Ecologising History: Loss, Memory and Landscape Temporalities

Culture emerges through the unfolding of interspecies relations, involving and sometimes also transforming landscapes, people and non-human species.

Image may contain: Sky, Cloud, Water, Plant, Natural landscape.

The Pasvik River: Svanhovd is situated near the Pasvik river, which marks the border between Norway and Russia, and has sustained multiple life-forms for thousands of years. Photo: Marianne Lien.

This course constitutes SOSANT9100A/B Recent Theory in Anthropology for autumn 2022 (5 ECTS).

In this PhD course, we gather at the research station Svanhovd in the Pasvik valley in Finnmark, Norway. The Pasvik valley is a region marked by multiple forms of loss, and with a deep and layered history still resonating in landscape, material artefact and human memory, as well as a rich archive.

Drawing on insight from anthropology, archeology and environmental humanities, we approach this site together as an experimental interdisciplinary site. Approaching landscapes as archives, and archival material as a point of entry into landscape relationality, the aim of the course is to enhance ethnographic and theoretical skills through practical attention in landscapes and in archives.

We will use our collaborative investigations in and of the landscape and the archive to collectively develop analytical frameworks and ethnographic practices that attend to the materiality, traces and silences of loss (cultural, linguistic, environmemtal, infrastructural). Emphasis is placed on attention in the field as well as in writing, and on the role of artefacts and images in thinking ethnographically about absences and presences in various fieldsites.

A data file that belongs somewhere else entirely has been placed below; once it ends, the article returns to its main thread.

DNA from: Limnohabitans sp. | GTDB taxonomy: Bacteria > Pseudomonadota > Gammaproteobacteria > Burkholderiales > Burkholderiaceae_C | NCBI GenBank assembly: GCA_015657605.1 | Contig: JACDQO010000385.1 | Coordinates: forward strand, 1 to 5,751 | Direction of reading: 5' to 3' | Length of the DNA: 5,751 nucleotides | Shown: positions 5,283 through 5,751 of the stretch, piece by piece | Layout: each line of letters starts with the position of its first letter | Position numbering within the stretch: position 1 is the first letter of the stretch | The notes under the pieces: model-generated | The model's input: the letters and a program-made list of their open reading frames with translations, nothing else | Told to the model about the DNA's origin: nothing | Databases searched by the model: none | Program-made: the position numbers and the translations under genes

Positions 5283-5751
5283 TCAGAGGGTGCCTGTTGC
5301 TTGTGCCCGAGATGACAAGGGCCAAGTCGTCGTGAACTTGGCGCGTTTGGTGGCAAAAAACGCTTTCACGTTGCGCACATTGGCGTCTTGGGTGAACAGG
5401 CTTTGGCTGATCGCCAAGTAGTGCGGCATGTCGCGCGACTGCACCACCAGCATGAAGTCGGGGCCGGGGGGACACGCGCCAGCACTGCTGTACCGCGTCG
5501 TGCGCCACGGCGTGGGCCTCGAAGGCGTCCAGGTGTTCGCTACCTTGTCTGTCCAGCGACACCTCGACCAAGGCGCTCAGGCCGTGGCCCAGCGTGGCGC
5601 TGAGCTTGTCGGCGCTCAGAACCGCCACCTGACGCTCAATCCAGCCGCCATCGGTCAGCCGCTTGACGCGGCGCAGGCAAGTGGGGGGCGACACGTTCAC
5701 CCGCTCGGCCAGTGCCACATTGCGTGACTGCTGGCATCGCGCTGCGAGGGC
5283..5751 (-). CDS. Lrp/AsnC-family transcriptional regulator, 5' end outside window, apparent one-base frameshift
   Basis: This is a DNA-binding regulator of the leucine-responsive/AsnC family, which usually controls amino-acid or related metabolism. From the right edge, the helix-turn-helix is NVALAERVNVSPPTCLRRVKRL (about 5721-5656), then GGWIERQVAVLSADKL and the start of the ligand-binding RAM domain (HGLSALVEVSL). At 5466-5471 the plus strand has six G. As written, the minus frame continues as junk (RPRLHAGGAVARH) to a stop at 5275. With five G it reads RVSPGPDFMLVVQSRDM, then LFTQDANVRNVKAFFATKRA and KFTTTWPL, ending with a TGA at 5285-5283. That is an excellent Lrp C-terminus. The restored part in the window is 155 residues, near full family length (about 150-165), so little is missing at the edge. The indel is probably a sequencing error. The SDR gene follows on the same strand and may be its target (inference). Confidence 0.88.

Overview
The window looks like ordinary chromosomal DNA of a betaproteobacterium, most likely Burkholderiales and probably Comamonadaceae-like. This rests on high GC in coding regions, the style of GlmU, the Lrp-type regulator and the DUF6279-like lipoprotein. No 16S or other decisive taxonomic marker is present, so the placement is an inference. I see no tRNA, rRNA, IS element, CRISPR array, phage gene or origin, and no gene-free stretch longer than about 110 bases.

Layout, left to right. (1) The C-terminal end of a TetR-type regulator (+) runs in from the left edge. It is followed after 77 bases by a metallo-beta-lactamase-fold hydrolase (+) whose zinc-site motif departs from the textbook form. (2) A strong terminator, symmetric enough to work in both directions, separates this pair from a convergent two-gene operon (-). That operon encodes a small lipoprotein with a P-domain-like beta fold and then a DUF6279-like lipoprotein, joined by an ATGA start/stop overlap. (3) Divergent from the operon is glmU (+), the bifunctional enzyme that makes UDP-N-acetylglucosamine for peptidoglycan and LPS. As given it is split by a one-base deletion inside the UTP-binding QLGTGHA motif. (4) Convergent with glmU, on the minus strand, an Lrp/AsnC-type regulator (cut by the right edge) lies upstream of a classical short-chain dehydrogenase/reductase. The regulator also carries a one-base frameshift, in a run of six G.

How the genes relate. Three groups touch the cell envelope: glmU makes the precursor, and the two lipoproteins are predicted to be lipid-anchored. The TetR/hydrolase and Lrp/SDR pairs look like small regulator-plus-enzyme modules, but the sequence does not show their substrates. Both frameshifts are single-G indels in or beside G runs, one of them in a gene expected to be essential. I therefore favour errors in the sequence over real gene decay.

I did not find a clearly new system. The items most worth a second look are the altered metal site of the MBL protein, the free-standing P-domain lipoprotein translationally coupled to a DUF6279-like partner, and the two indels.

The course is part of the Ecological Globalisation research school at the Department of Social Anthropology, and seeks to enhance both theoretical, interdisciplinary and ethnographic skills, in a hands-on and explorative manner. While seeking to address a gap in anthropological training, it is also relevant for environmental humanities, archeology, human geography, environmental history and science studies.

We invite participants with an interest in landscape temporalities, in the Nordic Arctic and elsewhere.

Course Instructors

Teaching will be done collaboratively by Laura Ogden (Dartmouth College), Ursula Münster (Oslo School of Environmental Humanities, University of Oslo), Thóra Pétursdóttir (Department of Archeology, Conservation and History, University of Oslo), and Marianne Lien (Department of Social Anthropology, University of Oslo). Professor Marianne Lien, Department of Social Anthropology is responsible for the course.

Accomodation and travels

Full accommodation for all PhD participants at Svanhovd Research Center will be covered by the research school. This includes local transport between the research school and Kirkenes airport, as well as local excursions in the Pasvik valley. Travels to and from Kirkenes will be covered by PhD participants through their own funding.


Within two months after the course, participants submit their written essay for evaluation. Essay length: 6-7000 Words +/- 10 percent, including footnotes.

Full participation (and pass) equals 5 credits.

You may part take in the course without submitting an essay without being awarded the 5 credits. Please inform the Department when you apply if you wish to participate in the course without submitting an essay. 


This course is open to PhD candidates in social anthropology or other related disciplines. Candidates on the programme track in social anthropology at the University of Oslo will have priority as SOSANT9100A/B is obligatory in the programme.

Please apply via this webform by 1 May 2022.


Published Jan. 28, 2022 10:40 AM - Last modified Jan. 28, 2022 11:15 AM